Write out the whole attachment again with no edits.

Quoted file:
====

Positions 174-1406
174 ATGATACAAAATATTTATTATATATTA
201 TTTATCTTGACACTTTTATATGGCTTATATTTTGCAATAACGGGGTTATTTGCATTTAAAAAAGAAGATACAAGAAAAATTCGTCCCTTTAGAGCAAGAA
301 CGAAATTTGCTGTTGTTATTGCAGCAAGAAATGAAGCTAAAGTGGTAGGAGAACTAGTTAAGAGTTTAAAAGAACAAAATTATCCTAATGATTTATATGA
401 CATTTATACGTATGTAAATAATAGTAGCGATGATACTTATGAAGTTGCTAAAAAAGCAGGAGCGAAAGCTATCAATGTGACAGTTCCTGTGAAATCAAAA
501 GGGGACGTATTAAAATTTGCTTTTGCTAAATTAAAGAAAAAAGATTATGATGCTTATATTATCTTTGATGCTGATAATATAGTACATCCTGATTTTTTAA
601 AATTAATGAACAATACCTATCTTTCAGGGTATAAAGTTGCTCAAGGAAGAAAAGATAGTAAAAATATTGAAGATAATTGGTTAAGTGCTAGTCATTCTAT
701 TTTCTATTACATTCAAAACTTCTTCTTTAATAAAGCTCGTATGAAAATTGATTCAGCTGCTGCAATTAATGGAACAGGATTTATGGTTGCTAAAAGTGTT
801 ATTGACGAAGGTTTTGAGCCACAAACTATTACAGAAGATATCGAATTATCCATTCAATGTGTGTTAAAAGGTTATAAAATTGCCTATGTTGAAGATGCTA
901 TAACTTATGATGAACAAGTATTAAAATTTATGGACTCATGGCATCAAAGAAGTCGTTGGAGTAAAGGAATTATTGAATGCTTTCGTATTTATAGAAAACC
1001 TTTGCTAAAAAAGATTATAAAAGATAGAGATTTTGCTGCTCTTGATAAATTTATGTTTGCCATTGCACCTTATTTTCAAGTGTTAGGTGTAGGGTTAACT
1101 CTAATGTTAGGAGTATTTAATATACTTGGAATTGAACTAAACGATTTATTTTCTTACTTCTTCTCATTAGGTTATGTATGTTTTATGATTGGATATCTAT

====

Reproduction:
Positions 174-1406
174 ATGATACAAAATATTTATTATATATTA
201 TTTATCTTGACACTTTTATATGGCTTATATTTTGCAATAACGGGGTTATTTGCATTTAAAAAAGAAGATACAAGAAAAATTCGTCCCTTTAGAGCAAGAA
301 CGAAATTTGCTGTTGTTATTGCAGCAAGAAATGAAGCTAAAGTGGTAGGAGAACTAGTTAAGAGTTTAAAAGAACAAAATTATCCTAATGATTTATATGA
401 CATTTATACGTATGTAAATAATAGTAGCGATGATACTTATGAAGTTGCTAAAAAAGCAGGAGCGAAAGCTATCAATGTGACAGTTCCTGTGAAATCAAAA
501 GGGGACGTATTAAAATTTGCTTTTGCTAAATTAAAGAAAAAAGATTATGATGCTTATATTATCTTTGATGCTGATAATATAGTACATCCTGATTTTTTAA
601 AATTAATGAACAATACCTATCTTTCAGGGTATAAAGTTGCTCAAGGAAGAAAAGATAGTAAAAATATTGAAGATAATTGGTTAAGTGCTAGTCATTCTAT
701 TTTCTATTACATTCAAAACTTCTTCTTTAATAAAGCTCGTATGAAAATTGATTCAGCTGCTGCAATTAATGGAACAGGATTTATGGTTGCTAAAAGTGTT
801 ATTGACGAAGGTTTTGAGCCACAAACTATTACAGAAGATATCGAATTATCCATTCAATGTGTGTTAAAAGGTTATAAAATTGCCTATGTTGAAGATGCTA
901 TAACTTATGATGAACAAGTATTAAAATTTATGGACTCATGGCATCAAAGAAGTCGTTGGAGTAAAGGAATTATTGAATGCTTTCGTATTTATAGAAAACC
1001 TTTGCTAAAAAAGATTATAAAAGATAGAGATTTTGCTGCTCTTGATAAATTTATGTTTGCCATTGCACCTTATTTTCAAGTGTTAGGTGTAGGGTTAACT
1101 CTAATGTTAGGAGTATTTAATATACTTGGAATTGAACTAAACGATTTATTTTCTTACTTCTTCTCATTAGGTTATGTATGTTTTATGATTGGATATCTAT